By Robert Kang
Everyone has emails that they consider to be no one’s business except their own. Our emails contain everything from tax returns to intimate photos meant only for someone special. Imagine the horror if a hacker infiltrated an email account belonging to someone you knew and made those emails public. Imagine the horror if it happened to you.
For many people, no imagination is needed, because it did happen to them. This type of hacking is a crime and many hackers have been brought to justice. But that doesn’t change the horror of being victimized. This article walks through some of the country’s most prominent personal privacy hacks and shares tips for responding to similar attacks. Learning what happened may help protect you and your loved ones from the same techniques used by these hackers.
Protecting yourself from 2010’s “Hollywood Hacker”
(Password Challenge Questions)
Renee Olstead is an actress and singer. Olstead started acting when she was five years old, and has appeared in shows like “Touched by an Angel” and “The Secret Life of the American Teenager.” She works hard and has a bright future. Renee is also a survivor of sex-based computer hacking.
In 2010, a then-unknown hacker hacked into Olstead’s personal email accounts. Her private photos, including nude photos, appeared on the internet, where they spread like wildfire. It was a gross violation of her privacy. Olstead even attempted suicide, though fortunately wasn’t successful. She was only 21 at the time.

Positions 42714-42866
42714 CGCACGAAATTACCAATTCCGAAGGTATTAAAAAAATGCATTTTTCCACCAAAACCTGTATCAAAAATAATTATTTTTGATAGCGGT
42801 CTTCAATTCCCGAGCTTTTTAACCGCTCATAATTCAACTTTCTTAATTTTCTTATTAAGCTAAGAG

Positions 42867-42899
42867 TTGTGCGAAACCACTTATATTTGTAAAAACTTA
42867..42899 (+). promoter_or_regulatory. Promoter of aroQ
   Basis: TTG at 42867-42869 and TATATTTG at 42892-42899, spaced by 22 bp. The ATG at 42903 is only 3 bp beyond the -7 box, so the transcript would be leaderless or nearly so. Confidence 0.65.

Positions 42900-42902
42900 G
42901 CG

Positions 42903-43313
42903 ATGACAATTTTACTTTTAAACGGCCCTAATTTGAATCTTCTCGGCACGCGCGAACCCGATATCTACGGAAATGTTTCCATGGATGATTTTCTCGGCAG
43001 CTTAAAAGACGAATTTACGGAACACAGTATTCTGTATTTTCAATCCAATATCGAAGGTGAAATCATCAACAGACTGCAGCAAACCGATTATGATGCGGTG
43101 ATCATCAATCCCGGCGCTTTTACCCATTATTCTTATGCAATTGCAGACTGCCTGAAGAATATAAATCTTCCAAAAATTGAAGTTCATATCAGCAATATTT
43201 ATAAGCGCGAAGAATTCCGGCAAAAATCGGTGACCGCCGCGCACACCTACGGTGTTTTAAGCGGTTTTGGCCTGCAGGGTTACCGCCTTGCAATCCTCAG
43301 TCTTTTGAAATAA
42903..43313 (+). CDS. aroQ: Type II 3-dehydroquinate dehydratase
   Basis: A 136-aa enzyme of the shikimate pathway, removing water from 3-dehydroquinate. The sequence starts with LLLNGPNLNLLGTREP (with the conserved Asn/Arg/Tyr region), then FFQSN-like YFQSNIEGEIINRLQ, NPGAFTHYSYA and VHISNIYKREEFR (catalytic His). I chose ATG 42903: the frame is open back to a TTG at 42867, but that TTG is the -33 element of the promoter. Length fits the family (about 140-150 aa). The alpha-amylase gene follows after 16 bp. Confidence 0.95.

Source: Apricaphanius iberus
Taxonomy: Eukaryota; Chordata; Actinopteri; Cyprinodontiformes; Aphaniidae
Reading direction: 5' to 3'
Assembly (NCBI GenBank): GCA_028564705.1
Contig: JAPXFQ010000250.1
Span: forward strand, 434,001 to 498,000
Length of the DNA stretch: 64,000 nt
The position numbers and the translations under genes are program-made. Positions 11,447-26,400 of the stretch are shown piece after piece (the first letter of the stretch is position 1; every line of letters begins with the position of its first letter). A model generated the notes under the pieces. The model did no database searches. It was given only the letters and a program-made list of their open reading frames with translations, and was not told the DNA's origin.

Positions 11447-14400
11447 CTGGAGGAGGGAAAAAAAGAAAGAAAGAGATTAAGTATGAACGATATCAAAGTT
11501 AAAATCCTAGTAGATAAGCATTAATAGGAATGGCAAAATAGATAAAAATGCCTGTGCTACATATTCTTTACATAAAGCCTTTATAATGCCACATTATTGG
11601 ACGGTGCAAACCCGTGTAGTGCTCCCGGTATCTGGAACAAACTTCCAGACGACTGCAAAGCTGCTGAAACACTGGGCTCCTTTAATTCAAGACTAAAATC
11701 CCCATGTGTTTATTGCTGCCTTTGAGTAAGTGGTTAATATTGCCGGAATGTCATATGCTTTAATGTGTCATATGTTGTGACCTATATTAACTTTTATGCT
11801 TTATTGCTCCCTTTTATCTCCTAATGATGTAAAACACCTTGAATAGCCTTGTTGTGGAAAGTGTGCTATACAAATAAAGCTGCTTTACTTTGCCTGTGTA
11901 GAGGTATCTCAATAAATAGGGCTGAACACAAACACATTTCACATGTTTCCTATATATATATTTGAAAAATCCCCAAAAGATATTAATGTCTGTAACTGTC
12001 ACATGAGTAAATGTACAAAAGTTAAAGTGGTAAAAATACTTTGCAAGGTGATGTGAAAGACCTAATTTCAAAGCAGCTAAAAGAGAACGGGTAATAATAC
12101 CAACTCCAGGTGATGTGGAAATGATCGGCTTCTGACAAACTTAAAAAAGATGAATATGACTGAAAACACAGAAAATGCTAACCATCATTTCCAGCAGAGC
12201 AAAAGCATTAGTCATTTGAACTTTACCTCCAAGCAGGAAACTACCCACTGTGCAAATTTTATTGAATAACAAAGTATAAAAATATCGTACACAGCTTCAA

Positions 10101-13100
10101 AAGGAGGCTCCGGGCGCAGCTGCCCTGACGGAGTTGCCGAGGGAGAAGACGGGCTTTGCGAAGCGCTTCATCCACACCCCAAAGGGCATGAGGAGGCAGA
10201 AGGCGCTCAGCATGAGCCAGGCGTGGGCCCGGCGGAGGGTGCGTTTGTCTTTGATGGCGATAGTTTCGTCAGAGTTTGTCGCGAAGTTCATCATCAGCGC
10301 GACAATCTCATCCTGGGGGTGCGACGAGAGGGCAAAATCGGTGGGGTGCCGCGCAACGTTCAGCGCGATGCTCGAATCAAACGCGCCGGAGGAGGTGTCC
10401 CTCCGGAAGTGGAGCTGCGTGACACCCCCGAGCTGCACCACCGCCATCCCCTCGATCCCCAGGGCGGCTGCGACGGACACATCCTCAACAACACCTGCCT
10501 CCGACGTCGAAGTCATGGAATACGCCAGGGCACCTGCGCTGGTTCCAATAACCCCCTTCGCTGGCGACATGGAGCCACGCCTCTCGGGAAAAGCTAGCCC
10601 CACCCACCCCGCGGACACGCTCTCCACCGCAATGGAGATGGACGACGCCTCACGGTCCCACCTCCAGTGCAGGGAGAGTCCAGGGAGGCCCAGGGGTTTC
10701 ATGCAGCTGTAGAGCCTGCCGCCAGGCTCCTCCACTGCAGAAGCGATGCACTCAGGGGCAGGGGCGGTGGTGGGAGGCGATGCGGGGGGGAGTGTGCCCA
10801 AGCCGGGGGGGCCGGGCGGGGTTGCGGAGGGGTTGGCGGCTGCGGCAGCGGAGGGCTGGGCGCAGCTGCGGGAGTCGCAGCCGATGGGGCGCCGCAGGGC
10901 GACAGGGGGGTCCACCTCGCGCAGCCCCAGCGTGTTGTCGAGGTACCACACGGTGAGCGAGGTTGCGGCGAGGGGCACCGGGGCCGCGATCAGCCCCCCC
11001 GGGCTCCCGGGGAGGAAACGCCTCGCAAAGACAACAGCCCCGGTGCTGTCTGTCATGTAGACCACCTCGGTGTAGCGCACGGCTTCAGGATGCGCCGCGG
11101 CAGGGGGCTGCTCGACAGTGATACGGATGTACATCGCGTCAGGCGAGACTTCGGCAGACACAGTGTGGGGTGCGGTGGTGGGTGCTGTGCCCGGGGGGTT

Olstead shared her story to a court in 2012 as follows. “About two years ago, I received a phone call from (FBI) Agent (Josh) Sadowski informing me that my personal information had been compromised. And basically that it was a matter of time before these images hit the internet . . . I was humiliated.”
Olstead wasn’t alone. Between November 2010 and October 2011, the FBI tied over 50 female victims to Olstead’s hacker. The list reflected a “who’s who” of Hollywood: Scarlett Johansson, Mila Kunis and Christina Aguilera, among others. The widespread sharing of their intimate photos online created one of the most graphic events in American cyber history. This mysterious assailant became known as the “Hollywood Hacker.”
The case ends with Olstead and Johansson learning their hacker’s identity, and even delivering some payback. In 2012, the FBI tracked down and arrested Christopher Chaney, a then-35 year old man living in Jacksonville, Florida. One technique law enforcement uses to find hackers involves tracking their Internet Protocol (IP) address.
Think of an IP address as the internet version of a calling card which is left behind when one computer talks with another. Chaney had evaded capture using a service called “Hide My IP,” which masked his IP address. However, the FBI was watching, and the one time Chaney slipped, the FBI found him. On February 10, 2011, armed with a warrant, the FBI raided Chaney’s home and arrested him. The trial court sentenced Chaney to ten years, and his sentence was affirmed on February 22, 2016, by the United States Court of Appeals for the Ninth Circuit. Barring the unexpected, Chaney will remain a guest of the penal system for many years.
The sentencing phase of Chaney’s prosecution is where Olstead and Johansson came in. Survivors are often reluctant to speak in court, which requires them to share intimate pain in a very public setting. But victim impact statements are invaluable to putting criminals behind bars. Olstead recounted her experiences in court. “I realized that suddenly I wasn’t the girl who works full time, is a full-time student still manages to make the Dean’s List,” she told the judge. Instead, I was the girl who was naked on the internet. And this is something that has followed me . . . it was the scariest moment of my life.” Johansson also shared her story in court, via a recorded video statement. “I have been truly humiliated and embarrassed,” she said. “I find Christopher Chaney’s actions to be perverted and reprehensible. As long as he has access to a computer, Christopher Chaney continues to be a threat to women who believe email communications are personal and confidential.”